In order to compare the electrochemical active area of different electrodes, the cyclic voltammograms of the MnO2 NRs-RGO/GCE, MnO2 NTs-RGO/GCE, and MnO2 NWs-RGO/GCE were investigated in the 0.1 mol/L PBS solution containing 1 × 10−3 mol/L [Fe(CN)6]3−/4− (Figure 3). Their reduction peak currents (ipc) are 2.158 × 10−5 A, 1.738 × 10−5 A, and 1.375 × 10−5 A, respectively. According to Randles-Sevcik Equation where ipc is the reduction peak current of K3[Fe(CN)6] (A); n is the electron transfer number during the redox process; A is the electrochemical active area (cm2); D is diffusion coefficient of K3[Fe(CN)6] (D = 7.6 × 10−6 cm2·s−1 ); C is the concentration of K3[Fe(CN)6] (mol·cm−3); v is the scanning rate (V·s−1). Therefore, the electrochemical active areas of MnO2 NWs-RGO/GCE, MnO2 NTs-RGO/GCE and MnO2 NRs-RGO/GCE were 0.130 cm2, 0.105 cm2 and 0.0829 cm2, respectively, which are much larger than those of bare GCE (Φ3.0 mm, 0.0710 cm2). It means that the MnO2-RGO composite film increases the specific surface area. The electrochemical active area follows the order of MnO2 NWs-RGO/GCE > MnO2 NTs-RGO/GCE > MnO2 NRs-RGO/GCE. The order of electrochemical active area is consistent with that of their corresponding peak current ipa, confirming that the response peak current (ipa) is closely related to the electrochemical active area. The large electrochemical active area not only facilitates the accumulation of dopamine on the electrode surface, but also increases the catalytic sites on the surface of the modified electrodes.
In order to explore the effect of electrocatalytic activity on the response peak current, the peak current densities are estimated by dividing by their electrochemical area, aiming to exclude the influence of the electrochemical active area. The peak current densities (Ja) of MnO2 NWs-RGO/GCE, MnO2 NRs-RGO/GCE, and MnO2 NTs-RGO/GCE are listed in the fourth column in Table 1. Interestingly, the order of peak current densities is the reverse of that of the electrochemical active area, namely MnO2 NRs-RGO/GCE > MnO2 NTs-RGO/GCE > MnO2 NWs-RGO/GCE. It implies that the response peak current is also highly related to the electrocatalytic activity. The peak current density on the MnO2 NWs-RGO/GCE is smallest while the peak current is largest, suggesting the electrochemical active area plays a major role in enhancing the electrochemical response towards dopamine.
Why does there exist such an evident disparity between different morphological MnO2 nanomaterials? What is the driving force to differentiate electrochemical performances between these three types of morphology? We are trying to simulate their spatial models to deeply reveal the secrets behind them.
2.4. Spatial Models for Various Morphologies of Nano-MnO2
It has been reported that MnO2 is the reaction active site for the oxidation of electrochemically active species . As is well known, electrocatalytic oxidation of dopamine on the surface of modified electrodes is mainly controlled by the adsorption process [34,37,38,39,40,41]. Hence, the response peak current can be calculated according to the Laviron Equation :where Г denotes surface coverage, n denotes the electron transfer number, A denotes the surface area of the electrode, v denotes the scan rate, and T denotes the Kelvin temperature. The surface coverage (Г) can be considered as a constant due to the same bulk dopamine concentration for three morphologies of MnO2.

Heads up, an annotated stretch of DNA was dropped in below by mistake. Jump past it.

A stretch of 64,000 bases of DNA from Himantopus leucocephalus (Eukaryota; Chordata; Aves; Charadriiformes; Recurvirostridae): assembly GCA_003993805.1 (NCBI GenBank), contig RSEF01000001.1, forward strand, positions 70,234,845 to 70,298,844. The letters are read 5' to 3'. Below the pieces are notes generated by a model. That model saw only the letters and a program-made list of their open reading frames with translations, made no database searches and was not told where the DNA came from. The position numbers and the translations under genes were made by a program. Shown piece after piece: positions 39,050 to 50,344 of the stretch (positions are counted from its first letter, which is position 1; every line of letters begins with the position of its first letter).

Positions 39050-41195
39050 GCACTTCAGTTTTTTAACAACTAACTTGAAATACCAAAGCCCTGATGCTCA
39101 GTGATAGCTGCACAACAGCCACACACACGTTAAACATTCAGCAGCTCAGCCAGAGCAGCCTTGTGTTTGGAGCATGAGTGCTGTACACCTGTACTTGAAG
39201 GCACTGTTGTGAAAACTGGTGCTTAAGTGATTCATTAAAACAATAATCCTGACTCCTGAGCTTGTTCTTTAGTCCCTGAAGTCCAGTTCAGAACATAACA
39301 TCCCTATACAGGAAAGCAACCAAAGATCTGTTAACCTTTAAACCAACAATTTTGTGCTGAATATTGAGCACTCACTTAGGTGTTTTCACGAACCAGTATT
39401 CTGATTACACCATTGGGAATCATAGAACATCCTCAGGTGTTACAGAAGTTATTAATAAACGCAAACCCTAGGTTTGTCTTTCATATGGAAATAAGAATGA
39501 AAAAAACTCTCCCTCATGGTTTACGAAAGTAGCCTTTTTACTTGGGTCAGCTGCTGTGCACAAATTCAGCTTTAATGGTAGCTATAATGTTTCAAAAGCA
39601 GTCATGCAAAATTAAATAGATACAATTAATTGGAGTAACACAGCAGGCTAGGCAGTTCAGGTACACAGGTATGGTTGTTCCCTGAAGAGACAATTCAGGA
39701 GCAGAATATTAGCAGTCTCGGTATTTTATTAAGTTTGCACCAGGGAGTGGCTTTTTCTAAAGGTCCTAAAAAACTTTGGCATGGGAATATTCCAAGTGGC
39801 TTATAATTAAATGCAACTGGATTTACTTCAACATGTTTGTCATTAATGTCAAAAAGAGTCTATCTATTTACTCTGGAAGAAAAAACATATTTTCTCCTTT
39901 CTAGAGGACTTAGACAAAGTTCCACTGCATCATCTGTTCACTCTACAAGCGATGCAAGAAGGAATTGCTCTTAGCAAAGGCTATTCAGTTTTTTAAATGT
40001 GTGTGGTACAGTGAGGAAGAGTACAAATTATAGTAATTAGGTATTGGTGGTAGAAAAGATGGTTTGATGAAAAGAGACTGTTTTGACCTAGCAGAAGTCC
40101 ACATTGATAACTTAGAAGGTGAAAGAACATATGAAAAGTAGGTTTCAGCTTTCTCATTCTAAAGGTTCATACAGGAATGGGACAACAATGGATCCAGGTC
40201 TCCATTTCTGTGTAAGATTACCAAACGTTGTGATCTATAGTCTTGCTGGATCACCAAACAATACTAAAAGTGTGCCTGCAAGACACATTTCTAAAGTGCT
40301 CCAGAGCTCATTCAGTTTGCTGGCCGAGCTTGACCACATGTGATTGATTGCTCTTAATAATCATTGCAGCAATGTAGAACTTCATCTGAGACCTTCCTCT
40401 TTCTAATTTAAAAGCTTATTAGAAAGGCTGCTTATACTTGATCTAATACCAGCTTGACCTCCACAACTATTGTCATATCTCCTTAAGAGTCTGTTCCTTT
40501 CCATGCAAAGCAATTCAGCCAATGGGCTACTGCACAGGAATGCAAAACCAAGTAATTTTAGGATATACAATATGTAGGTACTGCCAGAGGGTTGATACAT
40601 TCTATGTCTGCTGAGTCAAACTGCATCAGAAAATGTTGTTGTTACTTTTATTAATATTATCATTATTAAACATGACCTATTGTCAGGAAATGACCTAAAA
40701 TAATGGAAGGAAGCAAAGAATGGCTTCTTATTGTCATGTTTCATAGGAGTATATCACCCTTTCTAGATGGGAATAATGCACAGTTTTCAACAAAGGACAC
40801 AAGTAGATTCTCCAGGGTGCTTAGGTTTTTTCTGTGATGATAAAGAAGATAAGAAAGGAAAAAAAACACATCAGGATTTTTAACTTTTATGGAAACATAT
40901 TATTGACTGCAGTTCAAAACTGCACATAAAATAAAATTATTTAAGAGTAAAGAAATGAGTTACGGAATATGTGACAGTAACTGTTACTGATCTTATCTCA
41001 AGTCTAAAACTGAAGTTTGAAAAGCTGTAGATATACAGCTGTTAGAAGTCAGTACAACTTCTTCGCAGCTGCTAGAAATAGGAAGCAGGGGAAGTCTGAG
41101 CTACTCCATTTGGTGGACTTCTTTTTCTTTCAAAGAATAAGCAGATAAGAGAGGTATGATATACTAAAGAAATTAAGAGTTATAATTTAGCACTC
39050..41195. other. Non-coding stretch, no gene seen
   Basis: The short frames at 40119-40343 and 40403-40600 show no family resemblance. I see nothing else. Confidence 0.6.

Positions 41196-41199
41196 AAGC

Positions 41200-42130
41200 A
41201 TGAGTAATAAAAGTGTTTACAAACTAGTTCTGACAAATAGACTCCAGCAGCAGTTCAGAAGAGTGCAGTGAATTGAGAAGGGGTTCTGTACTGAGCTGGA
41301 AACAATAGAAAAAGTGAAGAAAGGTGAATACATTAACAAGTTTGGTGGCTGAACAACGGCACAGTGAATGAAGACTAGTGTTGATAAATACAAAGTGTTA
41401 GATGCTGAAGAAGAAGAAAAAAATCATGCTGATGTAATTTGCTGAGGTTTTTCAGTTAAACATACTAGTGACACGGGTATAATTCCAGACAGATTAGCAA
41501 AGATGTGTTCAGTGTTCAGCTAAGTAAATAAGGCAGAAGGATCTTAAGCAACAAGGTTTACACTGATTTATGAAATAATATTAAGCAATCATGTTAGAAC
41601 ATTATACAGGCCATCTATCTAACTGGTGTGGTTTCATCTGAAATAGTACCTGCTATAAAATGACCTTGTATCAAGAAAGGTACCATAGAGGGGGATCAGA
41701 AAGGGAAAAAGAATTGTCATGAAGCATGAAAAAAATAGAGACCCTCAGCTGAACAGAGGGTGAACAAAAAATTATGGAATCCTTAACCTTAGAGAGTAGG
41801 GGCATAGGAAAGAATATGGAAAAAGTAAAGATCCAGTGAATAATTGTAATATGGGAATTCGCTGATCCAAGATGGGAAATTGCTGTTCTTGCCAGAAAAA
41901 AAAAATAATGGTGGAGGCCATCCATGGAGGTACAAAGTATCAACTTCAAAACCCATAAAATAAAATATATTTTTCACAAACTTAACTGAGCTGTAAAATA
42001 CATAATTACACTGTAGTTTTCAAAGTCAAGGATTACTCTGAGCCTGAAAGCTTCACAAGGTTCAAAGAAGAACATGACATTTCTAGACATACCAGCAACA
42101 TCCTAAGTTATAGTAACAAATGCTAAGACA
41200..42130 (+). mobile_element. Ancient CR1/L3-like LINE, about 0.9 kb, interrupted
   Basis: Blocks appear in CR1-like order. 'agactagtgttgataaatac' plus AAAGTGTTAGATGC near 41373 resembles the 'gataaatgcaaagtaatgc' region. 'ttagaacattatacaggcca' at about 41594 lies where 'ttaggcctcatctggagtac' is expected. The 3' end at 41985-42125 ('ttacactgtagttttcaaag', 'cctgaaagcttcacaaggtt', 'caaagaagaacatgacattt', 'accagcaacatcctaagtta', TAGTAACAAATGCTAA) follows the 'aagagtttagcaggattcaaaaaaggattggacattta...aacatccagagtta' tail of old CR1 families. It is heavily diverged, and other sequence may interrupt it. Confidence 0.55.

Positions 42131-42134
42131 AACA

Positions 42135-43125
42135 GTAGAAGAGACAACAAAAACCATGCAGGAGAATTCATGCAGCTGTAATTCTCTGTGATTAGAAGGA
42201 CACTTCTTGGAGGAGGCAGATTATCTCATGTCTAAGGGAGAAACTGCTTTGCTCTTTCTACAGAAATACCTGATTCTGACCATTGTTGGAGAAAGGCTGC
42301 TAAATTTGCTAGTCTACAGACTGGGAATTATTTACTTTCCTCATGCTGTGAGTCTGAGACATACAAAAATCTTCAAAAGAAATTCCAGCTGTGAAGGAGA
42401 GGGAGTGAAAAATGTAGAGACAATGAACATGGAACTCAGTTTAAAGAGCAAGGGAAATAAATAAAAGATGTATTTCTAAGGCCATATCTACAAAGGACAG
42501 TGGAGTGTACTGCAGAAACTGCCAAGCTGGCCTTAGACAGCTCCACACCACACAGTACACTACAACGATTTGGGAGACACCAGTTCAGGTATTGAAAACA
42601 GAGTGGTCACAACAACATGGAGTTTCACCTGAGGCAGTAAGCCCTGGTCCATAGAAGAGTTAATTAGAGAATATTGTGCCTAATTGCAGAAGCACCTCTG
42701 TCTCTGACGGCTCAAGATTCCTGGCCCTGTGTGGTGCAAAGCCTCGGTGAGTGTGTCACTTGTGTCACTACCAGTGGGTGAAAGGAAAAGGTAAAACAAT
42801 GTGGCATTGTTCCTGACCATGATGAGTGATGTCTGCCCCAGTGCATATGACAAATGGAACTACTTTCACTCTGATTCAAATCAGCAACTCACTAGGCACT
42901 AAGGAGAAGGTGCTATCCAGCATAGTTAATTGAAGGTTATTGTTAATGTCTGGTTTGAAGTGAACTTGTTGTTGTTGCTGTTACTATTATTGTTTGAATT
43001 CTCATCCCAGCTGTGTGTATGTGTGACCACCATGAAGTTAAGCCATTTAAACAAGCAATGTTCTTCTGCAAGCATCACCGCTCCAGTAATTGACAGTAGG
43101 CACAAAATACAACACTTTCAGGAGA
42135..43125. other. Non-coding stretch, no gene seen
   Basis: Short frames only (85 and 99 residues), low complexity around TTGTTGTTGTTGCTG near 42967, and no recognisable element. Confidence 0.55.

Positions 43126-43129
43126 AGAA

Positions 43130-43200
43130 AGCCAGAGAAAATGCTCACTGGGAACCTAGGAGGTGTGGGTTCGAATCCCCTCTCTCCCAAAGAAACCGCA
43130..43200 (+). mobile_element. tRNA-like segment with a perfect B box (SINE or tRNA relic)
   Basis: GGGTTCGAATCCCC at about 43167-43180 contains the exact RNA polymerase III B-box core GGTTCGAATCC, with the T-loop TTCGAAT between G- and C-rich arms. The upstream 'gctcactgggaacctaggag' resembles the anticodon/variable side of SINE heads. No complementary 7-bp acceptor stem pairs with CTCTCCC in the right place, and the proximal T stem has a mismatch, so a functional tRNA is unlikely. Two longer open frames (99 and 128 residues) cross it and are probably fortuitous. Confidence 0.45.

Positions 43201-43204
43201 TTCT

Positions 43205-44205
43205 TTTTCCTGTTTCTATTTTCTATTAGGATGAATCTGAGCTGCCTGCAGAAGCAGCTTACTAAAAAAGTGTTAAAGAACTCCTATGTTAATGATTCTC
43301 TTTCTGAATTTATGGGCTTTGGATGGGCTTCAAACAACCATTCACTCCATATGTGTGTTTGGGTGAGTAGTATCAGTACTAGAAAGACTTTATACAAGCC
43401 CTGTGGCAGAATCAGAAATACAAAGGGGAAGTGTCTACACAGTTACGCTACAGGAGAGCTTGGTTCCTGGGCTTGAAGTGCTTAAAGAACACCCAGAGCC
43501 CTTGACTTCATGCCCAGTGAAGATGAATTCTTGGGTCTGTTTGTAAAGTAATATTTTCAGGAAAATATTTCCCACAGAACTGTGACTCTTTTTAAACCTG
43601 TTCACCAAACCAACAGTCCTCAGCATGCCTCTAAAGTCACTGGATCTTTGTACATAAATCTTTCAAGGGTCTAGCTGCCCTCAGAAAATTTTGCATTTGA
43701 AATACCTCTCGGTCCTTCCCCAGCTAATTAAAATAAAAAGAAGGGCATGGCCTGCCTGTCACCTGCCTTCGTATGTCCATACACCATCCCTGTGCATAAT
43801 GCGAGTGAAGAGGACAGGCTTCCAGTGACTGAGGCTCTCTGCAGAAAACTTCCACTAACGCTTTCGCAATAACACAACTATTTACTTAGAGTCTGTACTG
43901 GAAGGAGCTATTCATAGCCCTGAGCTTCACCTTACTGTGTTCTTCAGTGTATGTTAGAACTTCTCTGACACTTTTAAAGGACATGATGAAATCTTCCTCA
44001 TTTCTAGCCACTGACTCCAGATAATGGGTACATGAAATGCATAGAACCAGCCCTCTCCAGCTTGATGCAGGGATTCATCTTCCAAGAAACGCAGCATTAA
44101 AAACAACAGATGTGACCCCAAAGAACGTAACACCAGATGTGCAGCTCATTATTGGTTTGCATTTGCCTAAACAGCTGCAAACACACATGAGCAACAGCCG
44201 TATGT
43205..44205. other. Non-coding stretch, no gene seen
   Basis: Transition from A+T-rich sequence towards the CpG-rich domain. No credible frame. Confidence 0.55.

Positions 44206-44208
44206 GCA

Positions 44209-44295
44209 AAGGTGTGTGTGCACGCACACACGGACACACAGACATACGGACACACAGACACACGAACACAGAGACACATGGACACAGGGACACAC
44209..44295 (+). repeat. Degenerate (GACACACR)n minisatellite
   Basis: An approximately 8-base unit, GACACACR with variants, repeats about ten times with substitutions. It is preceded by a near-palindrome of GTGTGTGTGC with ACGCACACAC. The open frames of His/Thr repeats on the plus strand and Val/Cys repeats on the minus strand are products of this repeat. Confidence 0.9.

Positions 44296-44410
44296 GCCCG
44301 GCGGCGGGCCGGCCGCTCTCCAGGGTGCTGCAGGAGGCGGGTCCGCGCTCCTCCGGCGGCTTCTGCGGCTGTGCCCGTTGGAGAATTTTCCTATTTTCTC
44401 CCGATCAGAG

Nanorods and nanowires are generally distinguished by their length-to-diameter (l/d) ratio [46,47]. Nanomaterials with l/d ratio of 1–10, diameter (d) less than 100 nm, and length (l) less than 1000 nm are often defined as nanorods. Nanomaterials with l/d ratio greater than 10, d less than 100 nm, and l greater than 1000 nm are often referred as nanowires. Nanorods with a hollow structure and l/d ratio of about 1–10 are often called nanotubes. In order to investigate the specific surface area among different morphologies of nano-MnO2, cylinder models were proposed to simulate the MnO2 NWs, MnO2 NTs, and MnO2 NRs (Figure 4).
The surface area (S), volume (V) and specific surface area of cylinder (S/V) are calculated according to Equations (3)–(5):
Assuming that the MnO2 NWs, MnO2 NRs, and MnO2 NTs are of equal volume, only their surface areas need to be compared. d1 and d2 denotes the diameter of the MnO2 NWs and MnO2 NRs. d3 and d4 denote the outer and inner diameter of MnO2 NTs. l1, l2, and l3 represents the length of MnO2 NWs, MnO2 NRs, and MnO2 NTs, respectively.
The surface areas of MnO2 NWs (S1), MnO2 NRs (S2), and MnO2 NTs (S3) are calculated according to Equations (6)–(8):
The volume (V) are assumed to be the same for MnO2 NWs, MnO2 NRs, and MnO2 NTs, and the volumes (V) are calculated as follows:
The difference on surface areas between MnO2 NWs and MnO2 NRs:
According to Equation (9), the d2 can be expressed as Equation (11):
d2 in the Equation (10) is replaced with Equation (11) and Equation (10) was simplified to Equation (12).
Obviously, l2 for nanorods is less than l1 for nanowires, we can conclude that
To further compare the first part and second part of Equation (12), the first part was divided by the negative of the second part,
From the definitions of nanorods, nanowires and nanotubes, the boundary conditions are as follows:
According to Equation (9), we can infer that d1 < d2. Combining with the boundary conditions, we can conclude that
Hence, , namely
Hence, S1 − S2 > 0, meaning that the surface area of MnO2 NWs (S1) is larger than that of MnO2 NRs (S2) when they have the same volume. Considering that l1 and l2 is in the microscale and nanoscale, d1 and d2 are in the same order of magnitude, the influence of the length on the surface area is more significant. In other words, the difference in surface area between the MnO2 NWs and the MnO2 NRs mainly arise from the lateral area rather than basal areas. The surface area of MnO2 NTs (S3) is relatively larger than that of MnO2 NRs (S2) when they have the same volumes, due to the presence of inner surfaces in MnO2 NTs. Similarly, the surface area of the MnO2 NWs (S1) can be roughly regarded to be larger than that of the MnO2 NTs (S3), due to l1 (microscale) being much longer than l3 (nanoscale). In summary, the specific surface area follows the sequence of MnO2 NWs > MnO2 NTs > MnO2 NRs. Correspondingly, the order of surface areas of MnO2-RGO nanocomposites increases in the following order: MnO2 NWs-RGO, MnO2 NTs-RGO and MnO2 NRs-RGO, which is consistent with the result of CV in the [Fe(CN)6]3−/4− system. According to the Laviron equation, the response peak current (ipa) is proportional to the surface area. As a result, the largest response current (ipa) is obtained on the MnO2 NWs-RGO/GCE, and the smallest one on the MnO2 NRs-RGO/GCE.